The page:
A few days later Andersson called me and said that he very much liked my idea and that H&M wants to go for it. This was amazing news! In order to create a bombshell, I proposed we should try to get the king of high fashion, Karl Lagerfeld. Jörgen agreed. So I called Karl and asked him if he knows H&M — “Of course, all my assistants are wearing it!” Lagerfeld reported — and if he would be interested in designing a special collection for them. “Yes!,” Karl said. “The future will only be about high and low. Everything else in between will disappear. The high I already have with Chanel and this would be perfect to get the low.“ That was it! Karl instinctively went for it. He only had one question: “Have you asked somebody else for this, too, or am I the first one?“ “You’re the first one,” I told him. And Karl said, “OK, then let’s do it!”
WWD: Was there a particular business imperative from H&M that this project fulfilled?
D.S.: H&M had a stellar success in the Eighties and Nineties. They were the hottest fashion retailer. But by the late Nineties competitors had caught up. So H&M needed some sort of a big bang to further establish its leading position. And this first designer collaboration with Karl Lagerfeld in 2004 did that magic.
Of course going into this, there was no precedent to follow, no blueprint. We had to invent everything on this project while doing it. For example, up until then campaigns had always launched simultaneously with when the products became available in the stores. So we instead invented a countdown strategy for actually building up hype before, putting the campaign out in the days and weeks before. Even actually launching the collection on the same day in all countries was an almost impossible logistic stumbling block. But we did it, it was incredible teamwork, H&M fearlessly believing in it and throwing all its weight behind it.
WWD: Describe the context at the time. How popular were collaborations then?
D.S.: There maybe had been some small local collaborations before, I don’t know. But for sure nobody had ever taken it to this massive scale. And don’t forget, this was before the rise of e-commerce and social media. The phrase “capsule collection” was not common yet, neither putting an X between two names.
Also, Karl had just completely reinvented his persona, just completed his diet to fit into Hedi Slimane’s skinny Dior suits, started wearing lots of Chrome Heart jewelry, several rings on every finger — Karl the rock star! It was the perfect moment to have Karl himself starring in our campaign, I thought. But I knew he doesn’t like to be photographed, so I asked him to be the photographer himself and to shoot the campaign images as self-portraits, him wearing the men’s looks and standing next to model Erin Wasson in the women’s looks. For inspiration I showed him some sketches and mood photos, also some from an old Richard Avedon self portrait-shooting, him together with Marilyn Monroe. Karl loved this direction.
WWD: Did he have to get the permission of Chanel and Fendi to proceed? Or anyone else?
D.S.: No, he didn’t have to ask anybody for permission. Karl said that he has a contract for life with Chanel and can do whatever he wants in his own name.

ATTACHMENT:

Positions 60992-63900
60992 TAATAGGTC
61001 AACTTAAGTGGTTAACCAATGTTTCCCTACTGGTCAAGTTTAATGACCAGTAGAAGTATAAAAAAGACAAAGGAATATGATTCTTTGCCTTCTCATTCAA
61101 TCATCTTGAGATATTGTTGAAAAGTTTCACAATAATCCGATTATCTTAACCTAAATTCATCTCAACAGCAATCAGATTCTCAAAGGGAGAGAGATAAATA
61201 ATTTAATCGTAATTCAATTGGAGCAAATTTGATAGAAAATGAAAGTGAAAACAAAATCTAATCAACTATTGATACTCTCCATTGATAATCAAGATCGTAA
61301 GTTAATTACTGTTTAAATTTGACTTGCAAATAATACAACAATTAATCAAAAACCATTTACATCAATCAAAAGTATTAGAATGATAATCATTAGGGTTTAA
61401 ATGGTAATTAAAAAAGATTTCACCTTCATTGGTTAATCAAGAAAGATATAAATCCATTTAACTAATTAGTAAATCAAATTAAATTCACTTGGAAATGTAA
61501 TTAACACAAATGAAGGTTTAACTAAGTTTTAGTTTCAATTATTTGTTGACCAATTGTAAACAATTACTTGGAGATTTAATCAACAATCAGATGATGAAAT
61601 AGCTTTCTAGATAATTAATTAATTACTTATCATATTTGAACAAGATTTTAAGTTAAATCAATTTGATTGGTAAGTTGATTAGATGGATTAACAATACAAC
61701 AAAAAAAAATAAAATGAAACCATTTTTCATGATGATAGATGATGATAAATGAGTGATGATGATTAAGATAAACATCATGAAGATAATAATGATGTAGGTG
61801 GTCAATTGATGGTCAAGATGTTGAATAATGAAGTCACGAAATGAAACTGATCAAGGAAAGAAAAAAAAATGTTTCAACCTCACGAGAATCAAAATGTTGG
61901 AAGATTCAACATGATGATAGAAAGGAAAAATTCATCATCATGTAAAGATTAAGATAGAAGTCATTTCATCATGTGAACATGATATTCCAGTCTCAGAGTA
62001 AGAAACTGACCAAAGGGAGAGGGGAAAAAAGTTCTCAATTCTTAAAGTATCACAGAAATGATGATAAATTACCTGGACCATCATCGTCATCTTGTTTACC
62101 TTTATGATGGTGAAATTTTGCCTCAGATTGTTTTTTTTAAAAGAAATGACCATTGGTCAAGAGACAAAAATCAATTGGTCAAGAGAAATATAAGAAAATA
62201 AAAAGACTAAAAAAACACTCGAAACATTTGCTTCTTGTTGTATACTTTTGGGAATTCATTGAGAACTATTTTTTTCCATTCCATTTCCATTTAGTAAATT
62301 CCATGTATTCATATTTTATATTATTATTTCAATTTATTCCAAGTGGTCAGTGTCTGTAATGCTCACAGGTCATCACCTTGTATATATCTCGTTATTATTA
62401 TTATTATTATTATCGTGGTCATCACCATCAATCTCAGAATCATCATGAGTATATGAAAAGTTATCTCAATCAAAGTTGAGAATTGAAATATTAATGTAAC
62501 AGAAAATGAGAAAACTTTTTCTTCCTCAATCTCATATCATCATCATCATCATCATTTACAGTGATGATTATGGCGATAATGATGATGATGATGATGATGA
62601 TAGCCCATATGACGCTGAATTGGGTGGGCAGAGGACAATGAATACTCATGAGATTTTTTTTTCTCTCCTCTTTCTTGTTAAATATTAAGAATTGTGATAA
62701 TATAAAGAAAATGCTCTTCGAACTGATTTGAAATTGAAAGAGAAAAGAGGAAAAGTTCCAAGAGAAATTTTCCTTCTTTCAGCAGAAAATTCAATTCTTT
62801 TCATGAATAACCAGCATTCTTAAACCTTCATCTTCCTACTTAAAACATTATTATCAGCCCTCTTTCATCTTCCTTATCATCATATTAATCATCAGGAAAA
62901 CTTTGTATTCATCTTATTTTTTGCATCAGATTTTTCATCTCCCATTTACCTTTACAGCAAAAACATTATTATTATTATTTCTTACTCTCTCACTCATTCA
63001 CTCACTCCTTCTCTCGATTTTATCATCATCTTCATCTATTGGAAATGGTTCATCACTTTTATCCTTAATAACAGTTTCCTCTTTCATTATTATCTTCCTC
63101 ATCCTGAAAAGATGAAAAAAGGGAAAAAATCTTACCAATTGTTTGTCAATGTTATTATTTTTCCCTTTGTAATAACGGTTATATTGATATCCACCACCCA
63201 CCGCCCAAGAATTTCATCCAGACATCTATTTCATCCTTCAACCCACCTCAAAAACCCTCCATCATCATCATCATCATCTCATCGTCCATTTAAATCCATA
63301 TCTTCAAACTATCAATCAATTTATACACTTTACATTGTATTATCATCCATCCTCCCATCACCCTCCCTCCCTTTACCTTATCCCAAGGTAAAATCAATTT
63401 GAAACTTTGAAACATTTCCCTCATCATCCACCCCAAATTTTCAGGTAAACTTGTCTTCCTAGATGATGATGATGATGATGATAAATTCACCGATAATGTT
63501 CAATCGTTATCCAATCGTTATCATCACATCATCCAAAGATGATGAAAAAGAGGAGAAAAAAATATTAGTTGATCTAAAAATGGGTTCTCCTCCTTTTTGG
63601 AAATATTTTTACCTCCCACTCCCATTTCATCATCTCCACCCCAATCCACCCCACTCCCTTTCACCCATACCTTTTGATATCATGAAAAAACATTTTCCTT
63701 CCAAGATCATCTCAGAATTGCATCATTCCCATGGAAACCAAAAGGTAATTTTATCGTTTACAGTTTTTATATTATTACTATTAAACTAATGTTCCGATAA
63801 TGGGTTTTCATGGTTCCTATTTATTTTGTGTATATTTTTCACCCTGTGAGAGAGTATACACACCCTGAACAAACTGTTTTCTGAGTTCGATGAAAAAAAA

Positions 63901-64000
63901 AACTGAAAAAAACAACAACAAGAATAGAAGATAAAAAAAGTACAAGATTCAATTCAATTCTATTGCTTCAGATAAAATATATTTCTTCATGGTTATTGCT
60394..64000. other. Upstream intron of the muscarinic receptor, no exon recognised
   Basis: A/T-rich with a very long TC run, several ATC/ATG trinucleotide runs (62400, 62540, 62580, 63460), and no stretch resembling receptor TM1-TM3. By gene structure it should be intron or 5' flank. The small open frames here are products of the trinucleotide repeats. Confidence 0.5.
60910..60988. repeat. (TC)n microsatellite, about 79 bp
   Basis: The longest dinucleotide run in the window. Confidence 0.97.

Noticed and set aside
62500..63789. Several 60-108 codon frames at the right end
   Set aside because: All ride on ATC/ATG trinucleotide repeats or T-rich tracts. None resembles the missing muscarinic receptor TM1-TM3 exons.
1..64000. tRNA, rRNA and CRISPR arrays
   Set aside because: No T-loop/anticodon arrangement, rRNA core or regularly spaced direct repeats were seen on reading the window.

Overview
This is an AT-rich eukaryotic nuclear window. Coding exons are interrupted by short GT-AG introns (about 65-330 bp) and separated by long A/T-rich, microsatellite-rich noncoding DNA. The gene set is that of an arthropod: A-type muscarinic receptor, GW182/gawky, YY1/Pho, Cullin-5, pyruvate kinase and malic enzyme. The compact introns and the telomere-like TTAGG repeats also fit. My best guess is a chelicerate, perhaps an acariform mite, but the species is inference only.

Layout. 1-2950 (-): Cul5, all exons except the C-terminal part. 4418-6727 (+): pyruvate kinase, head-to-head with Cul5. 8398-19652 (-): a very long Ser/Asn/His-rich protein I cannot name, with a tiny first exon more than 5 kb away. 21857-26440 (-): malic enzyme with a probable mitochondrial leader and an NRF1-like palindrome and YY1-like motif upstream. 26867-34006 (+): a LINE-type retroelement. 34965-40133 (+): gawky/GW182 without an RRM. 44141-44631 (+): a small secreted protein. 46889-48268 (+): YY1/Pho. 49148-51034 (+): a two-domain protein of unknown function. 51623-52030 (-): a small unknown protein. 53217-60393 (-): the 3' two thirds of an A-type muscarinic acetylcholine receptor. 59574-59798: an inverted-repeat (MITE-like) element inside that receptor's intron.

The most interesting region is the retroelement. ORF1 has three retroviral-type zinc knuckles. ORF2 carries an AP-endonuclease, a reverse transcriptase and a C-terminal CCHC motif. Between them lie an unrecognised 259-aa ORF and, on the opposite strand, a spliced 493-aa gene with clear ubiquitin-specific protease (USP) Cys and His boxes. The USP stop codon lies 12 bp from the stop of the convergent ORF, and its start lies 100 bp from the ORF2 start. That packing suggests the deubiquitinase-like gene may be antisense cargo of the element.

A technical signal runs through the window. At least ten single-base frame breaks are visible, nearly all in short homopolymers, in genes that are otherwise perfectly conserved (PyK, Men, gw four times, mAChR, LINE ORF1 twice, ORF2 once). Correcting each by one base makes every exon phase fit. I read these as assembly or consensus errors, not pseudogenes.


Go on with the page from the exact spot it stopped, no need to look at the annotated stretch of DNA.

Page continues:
WWD: The ad campaign played off the incredulity of a luxury name meeting cheap chic. Were you expecting some resistance in the marketplace to this new concept?
D.S.: We wanted to surprise and astonish — doing what nobody had dared before, mixing high and low, making luxury fashion available to everybody. Don’t forget in 2004 it was simply unthinkable that fashion could become democratized one day, the word “collaboration“ was not yet part of fashion’s everyday language. It was clear to us that not everybody would be pleased with this. As you can imagine there was lots of resistance and skepticism from all different sides, also from some journalists. I also remember when I let my Parisian agent into our secret, he was in shock and completely disapproved of it. He thought that this will destroy fashion.
WWD: Was there any nervousness on the H&M side? The Karl side? How risky was it?
D.S.: During the whole project, while working in total secrecy, we could feel that we’re on to something very big. But of course we all had our moments of doubts, even Karl. The morning of the launch, Nov. 12, 2004, 4 a.m. his time in Paris, he called me on my portable. It was 10 p.m. in New York where I was for another shooting. And he was very nervous: “What will we do if nobody shows up today at the stores?“
WWD: Karl liked to be first with things. Why do you think that was so important to him?
D.S.: Karl loved to surprise. He immediately grasped that this is the opportunity to catapult him into the forefront of everything. To break down the borders between luxury fashion and retail. To make him the designer who proved that looking chic is no longer a question of money. After all, it was Karl Lagerfeld for H&M that made Karl into the absolute superstar!
WWD: In what way or ways did it change fashion? How did it affect notions of brand elasticity?
D.S.: This one bang pushed open the door to what’s still thriving in fashion today. Just think of Virgil Abloh at Louis Vuitton, coming from streetwear being nabbed by high luxury and his own penchant for collaborating at all levels, from Ikea to diamond jewelry. Or think of Moncler Genius and its extremely successful serial collaborations.
WWD: What can we learn from this today?
D.S.: The origin of every big shift is a creative idea. Today I too often hear, “We need to find out what the customer wants, follow data, algorithm, consulting firms, Excel sheets.” But come on. If back then in 2004 we would have done a customer survey, no customer would have wished for a Karl Lagerfeld-designed collection from H&M. Therefore my callout for today: Let’s give more empowerment to creative ideas and visions; let’s surprise and dare.